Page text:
Man tracks down unknown couple from mountaintop proposal photograph

Photographer was celebrating his own anniversary

The popular lyric, "Ain't no mountain high enough to keep me from you," certainly rings true for this newly engaged couple, after Mel Reyes proposed to Jordie Egbert high atop Rattlesnake Ridge, a mountain ridge in North Bend, Wash., on May 8.

Little did the happy couple know, however, that Geoff Parker, a complete stranger, was capturing their special moment on camera from the other side of a valley hundreds of feet away. Parker and his wife were taking a hike to celebrate their own wedding anniversary when they noticed Reyes go down on bended knee.

"We just hiked the trail and I always have my camera with me," Parker, 34, of Seattle, Wash., told GoodMorningAmerica.com. "We got to the top of the summit and were looking out over. It was a really foggy day. My wife yelled from behind, 'Hey, look over there.' Down a little further was this couple. I took a couple photos, and then they stood up and hugged and kissed."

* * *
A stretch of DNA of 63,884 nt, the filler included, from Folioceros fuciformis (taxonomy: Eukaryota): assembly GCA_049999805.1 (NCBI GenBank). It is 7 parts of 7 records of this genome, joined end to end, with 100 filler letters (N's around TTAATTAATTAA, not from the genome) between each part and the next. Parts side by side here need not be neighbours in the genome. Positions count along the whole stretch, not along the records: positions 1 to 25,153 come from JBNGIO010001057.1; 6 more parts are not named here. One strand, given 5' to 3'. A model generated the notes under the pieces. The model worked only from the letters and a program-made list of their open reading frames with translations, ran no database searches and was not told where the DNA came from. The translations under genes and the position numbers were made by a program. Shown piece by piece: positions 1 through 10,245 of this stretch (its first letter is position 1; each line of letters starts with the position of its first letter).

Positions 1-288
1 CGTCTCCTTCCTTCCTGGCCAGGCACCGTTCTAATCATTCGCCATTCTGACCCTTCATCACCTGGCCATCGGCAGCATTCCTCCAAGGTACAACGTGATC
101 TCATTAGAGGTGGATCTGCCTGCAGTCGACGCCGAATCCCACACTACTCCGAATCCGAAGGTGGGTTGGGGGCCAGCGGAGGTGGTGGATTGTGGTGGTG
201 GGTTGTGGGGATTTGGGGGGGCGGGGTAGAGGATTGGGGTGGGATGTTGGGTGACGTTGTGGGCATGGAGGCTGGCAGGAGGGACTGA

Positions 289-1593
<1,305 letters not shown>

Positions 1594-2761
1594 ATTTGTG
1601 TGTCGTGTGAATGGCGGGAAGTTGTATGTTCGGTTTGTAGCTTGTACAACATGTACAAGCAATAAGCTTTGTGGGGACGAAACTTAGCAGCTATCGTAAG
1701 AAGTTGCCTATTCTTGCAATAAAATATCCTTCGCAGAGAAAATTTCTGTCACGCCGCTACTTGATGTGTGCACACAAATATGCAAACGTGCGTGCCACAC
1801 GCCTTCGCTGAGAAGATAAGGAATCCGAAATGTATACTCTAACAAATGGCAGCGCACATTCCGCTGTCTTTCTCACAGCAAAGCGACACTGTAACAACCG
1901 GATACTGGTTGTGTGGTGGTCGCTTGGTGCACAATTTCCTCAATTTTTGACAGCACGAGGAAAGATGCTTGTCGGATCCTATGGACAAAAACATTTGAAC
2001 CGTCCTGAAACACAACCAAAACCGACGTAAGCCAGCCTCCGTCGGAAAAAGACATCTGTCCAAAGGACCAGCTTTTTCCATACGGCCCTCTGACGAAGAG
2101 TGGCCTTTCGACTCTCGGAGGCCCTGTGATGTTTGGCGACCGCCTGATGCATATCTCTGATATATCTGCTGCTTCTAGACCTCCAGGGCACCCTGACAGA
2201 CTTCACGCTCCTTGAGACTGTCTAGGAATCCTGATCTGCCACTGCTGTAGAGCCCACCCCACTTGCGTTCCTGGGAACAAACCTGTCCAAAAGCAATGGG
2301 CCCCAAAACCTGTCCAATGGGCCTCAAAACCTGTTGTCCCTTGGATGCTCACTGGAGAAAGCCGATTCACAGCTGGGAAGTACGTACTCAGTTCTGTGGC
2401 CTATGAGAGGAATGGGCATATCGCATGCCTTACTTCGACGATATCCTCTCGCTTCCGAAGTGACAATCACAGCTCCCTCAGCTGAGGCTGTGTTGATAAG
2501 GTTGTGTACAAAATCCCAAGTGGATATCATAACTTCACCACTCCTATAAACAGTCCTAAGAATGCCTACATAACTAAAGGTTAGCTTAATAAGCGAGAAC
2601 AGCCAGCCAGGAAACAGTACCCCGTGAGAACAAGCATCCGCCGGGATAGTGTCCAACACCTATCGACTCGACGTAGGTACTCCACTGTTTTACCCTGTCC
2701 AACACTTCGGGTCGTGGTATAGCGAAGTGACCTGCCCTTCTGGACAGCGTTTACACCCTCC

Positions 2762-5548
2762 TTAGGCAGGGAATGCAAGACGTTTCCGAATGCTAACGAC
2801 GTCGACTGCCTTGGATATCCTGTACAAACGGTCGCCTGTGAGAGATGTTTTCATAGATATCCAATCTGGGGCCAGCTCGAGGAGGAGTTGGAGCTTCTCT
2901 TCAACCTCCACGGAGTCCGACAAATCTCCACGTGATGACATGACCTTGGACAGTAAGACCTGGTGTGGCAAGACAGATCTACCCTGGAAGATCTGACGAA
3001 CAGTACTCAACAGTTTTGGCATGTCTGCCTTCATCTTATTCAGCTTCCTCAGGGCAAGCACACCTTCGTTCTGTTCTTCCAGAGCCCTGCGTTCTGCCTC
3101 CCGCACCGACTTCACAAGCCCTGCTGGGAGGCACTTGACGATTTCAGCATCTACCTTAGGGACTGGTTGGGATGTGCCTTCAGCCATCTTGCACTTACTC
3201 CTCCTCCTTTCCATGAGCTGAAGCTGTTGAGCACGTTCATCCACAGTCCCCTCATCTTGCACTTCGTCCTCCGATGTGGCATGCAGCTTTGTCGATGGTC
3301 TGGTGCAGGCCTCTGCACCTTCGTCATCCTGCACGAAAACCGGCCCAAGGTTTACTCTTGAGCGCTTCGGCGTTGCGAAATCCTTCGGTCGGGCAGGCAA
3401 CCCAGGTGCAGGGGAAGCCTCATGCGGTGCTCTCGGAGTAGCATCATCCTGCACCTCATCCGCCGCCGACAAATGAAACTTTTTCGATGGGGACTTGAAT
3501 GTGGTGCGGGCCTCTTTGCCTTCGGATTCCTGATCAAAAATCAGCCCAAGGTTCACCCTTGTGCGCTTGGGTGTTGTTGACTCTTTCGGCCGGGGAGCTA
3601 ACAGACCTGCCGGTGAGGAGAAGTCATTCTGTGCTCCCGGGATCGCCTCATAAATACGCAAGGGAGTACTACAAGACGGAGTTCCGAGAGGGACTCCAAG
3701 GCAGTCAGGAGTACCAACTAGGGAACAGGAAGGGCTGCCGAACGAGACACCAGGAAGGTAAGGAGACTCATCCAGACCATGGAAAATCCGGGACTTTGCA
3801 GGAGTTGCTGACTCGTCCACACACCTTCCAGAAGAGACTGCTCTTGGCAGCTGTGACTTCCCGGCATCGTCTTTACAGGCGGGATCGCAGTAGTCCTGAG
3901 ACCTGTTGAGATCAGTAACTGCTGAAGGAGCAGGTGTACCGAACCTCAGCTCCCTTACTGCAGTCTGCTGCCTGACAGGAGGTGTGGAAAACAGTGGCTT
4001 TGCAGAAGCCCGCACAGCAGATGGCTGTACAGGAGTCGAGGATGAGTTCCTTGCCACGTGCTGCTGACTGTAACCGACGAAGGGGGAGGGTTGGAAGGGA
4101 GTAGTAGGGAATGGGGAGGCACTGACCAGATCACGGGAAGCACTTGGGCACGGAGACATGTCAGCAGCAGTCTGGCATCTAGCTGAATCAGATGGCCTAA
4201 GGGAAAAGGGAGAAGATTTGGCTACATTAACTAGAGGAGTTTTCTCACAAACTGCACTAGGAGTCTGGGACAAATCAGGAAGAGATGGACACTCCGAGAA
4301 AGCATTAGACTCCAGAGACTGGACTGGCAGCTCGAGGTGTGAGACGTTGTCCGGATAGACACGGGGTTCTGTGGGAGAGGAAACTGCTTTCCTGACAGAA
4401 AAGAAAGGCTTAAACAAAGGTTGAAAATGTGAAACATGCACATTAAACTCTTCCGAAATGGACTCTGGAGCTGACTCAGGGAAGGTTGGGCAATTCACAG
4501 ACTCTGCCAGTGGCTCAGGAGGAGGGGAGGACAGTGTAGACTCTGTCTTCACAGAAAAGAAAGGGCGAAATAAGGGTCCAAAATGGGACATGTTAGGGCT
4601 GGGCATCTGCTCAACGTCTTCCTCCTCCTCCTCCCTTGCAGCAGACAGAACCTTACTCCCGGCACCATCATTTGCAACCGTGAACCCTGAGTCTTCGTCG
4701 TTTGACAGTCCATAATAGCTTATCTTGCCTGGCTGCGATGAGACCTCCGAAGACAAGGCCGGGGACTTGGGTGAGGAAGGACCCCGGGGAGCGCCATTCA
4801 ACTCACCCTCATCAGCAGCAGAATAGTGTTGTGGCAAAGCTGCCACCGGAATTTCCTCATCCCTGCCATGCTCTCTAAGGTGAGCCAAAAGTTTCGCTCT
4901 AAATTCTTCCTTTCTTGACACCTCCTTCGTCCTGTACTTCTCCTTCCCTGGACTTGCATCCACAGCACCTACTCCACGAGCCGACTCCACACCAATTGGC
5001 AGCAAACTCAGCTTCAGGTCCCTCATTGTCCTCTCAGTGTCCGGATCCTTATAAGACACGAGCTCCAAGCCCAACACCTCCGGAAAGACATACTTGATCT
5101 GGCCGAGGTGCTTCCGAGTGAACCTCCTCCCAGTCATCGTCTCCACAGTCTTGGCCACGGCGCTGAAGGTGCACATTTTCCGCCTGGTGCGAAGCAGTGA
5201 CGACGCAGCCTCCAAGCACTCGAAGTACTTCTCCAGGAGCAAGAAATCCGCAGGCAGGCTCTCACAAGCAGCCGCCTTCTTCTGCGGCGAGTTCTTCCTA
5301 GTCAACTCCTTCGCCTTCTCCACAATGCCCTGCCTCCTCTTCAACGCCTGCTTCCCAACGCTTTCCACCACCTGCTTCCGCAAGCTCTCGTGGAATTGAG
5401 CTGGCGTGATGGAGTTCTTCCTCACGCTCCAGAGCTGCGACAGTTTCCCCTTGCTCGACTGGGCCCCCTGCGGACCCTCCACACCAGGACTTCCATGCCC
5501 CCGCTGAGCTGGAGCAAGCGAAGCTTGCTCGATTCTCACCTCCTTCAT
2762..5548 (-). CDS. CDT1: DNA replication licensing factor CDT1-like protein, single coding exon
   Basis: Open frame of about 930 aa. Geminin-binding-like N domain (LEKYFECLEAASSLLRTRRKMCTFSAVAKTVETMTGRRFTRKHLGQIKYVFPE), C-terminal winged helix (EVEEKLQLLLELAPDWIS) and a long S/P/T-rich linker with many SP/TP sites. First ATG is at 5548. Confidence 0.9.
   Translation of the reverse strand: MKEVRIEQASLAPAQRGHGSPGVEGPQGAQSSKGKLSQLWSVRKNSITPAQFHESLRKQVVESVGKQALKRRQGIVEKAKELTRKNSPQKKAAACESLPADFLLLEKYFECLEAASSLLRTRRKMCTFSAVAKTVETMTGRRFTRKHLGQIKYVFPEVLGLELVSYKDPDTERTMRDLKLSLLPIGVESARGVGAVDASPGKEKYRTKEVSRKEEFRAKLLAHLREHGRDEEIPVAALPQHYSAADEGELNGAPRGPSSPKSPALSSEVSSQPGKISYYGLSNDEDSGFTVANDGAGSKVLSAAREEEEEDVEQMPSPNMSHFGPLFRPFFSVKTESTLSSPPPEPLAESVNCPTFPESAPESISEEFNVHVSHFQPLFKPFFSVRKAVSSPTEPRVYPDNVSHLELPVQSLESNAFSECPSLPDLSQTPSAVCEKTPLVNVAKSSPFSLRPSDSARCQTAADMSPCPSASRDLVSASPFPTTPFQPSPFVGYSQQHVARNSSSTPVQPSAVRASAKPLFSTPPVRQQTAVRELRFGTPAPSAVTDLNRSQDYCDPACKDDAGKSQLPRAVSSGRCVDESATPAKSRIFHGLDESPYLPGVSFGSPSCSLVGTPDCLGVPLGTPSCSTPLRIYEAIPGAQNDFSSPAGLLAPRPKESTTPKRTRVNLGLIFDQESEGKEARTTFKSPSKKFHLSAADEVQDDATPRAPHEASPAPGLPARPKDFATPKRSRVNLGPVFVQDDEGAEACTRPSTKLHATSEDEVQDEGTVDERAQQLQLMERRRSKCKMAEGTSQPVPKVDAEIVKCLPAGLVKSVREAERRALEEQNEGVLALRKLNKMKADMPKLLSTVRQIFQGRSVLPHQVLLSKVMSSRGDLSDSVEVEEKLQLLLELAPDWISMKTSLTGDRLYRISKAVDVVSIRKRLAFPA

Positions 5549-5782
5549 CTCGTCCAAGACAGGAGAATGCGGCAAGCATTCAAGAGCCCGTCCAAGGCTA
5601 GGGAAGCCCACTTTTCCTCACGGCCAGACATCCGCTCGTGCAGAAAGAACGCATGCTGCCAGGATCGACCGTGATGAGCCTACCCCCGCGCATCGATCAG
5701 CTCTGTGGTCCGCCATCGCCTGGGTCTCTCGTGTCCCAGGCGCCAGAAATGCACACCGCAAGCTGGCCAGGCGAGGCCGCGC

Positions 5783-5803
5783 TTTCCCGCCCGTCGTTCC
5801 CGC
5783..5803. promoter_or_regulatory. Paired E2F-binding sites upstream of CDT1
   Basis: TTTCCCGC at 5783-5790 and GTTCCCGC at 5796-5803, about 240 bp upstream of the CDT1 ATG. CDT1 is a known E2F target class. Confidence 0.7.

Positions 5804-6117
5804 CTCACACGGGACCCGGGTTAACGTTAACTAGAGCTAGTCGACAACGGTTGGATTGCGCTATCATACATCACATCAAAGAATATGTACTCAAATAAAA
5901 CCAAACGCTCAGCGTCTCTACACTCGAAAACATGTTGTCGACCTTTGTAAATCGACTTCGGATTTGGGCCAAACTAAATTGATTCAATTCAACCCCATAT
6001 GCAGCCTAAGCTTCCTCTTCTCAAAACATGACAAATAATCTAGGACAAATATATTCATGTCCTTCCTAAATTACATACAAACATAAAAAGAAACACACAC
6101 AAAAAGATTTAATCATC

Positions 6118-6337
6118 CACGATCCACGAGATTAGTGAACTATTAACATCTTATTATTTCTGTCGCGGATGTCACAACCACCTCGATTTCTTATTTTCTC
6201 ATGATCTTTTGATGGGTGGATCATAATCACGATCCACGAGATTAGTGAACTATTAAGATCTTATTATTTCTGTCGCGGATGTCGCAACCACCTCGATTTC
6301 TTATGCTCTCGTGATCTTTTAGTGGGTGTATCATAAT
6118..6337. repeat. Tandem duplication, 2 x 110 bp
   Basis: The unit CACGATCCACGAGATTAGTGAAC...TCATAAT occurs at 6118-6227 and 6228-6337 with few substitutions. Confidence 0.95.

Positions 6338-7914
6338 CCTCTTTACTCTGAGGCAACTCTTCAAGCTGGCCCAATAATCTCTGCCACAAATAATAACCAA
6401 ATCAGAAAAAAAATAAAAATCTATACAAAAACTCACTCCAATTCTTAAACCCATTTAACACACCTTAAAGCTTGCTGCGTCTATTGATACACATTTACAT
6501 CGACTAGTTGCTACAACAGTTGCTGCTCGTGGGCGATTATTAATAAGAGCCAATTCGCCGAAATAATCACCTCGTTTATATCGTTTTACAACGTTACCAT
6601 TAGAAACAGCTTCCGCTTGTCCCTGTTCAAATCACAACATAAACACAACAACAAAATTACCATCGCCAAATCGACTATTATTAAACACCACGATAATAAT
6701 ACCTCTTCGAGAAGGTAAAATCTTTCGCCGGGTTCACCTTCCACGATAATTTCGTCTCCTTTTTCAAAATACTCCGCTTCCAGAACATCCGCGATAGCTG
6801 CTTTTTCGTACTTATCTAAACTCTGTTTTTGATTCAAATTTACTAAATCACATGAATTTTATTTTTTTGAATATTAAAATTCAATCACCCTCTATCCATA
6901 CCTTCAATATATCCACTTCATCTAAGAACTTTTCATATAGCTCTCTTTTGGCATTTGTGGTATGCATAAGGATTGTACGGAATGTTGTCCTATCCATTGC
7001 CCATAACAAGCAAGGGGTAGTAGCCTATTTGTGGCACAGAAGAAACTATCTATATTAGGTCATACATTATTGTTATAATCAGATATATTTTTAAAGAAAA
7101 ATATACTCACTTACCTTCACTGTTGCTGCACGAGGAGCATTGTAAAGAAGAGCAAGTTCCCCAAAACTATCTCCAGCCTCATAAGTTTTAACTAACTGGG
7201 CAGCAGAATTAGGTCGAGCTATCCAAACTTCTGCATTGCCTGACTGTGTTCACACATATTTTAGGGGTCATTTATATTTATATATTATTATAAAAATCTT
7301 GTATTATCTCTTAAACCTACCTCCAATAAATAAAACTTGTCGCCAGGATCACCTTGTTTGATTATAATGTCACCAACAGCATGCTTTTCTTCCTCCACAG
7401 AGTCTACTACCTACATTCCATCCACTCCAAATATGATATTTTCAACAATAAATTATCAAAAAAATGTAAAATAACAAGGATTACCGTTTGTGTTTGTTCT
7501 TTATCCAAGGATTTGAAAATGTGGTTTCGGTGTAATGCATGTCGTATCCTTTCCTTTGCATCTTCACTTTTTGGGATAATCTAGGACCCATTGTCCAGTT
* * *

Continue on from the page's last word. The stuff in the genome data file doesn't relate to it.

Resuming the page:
With such a beautiful landscape surrounding an even more beautiful moment, Parker figured it was a photograph the couple would want to cherish forever. So he took to social media in an attempt to track down the lovebirds.

"I posted it on Facebook first. They got a pretty big response from my friends, and a couple more people shared it," said Parker. "Then, I put it on Instagram the next weekend. That's when it blew up."
It only took a few days before the photos caught Egbert's attention.

"I was hanging out at my mom's house and my sister came running over to me," said Egbert, 21, of Puyallup, Wash. "A family friend of ours that lives in Washington, her friend that lives in Germany had re-posted it not knowing who I was. People were just posting it trying to find me."

Once Egbert realized how much effort Parker had gone through to get the photos to their rightful owner, she immediately contacted him.

"She sent me a really sweet email thanking me so much for the images and for trying so hard to find them. She cried all day," Parker said.

Although Parker has received some criticism for intruding on the couple's intimate moment, Egbert couldn't be happier that he did.

"He said he doesn't have that kind of picture from when he proposed," said Egbert. "He has the memory in his head, but nothing concrete to show from it. To him, it was something special. He was living through us. He wanted at least someone to have a picture of that special memory. It was a good gesture. He did it for us. That is so cool."
 

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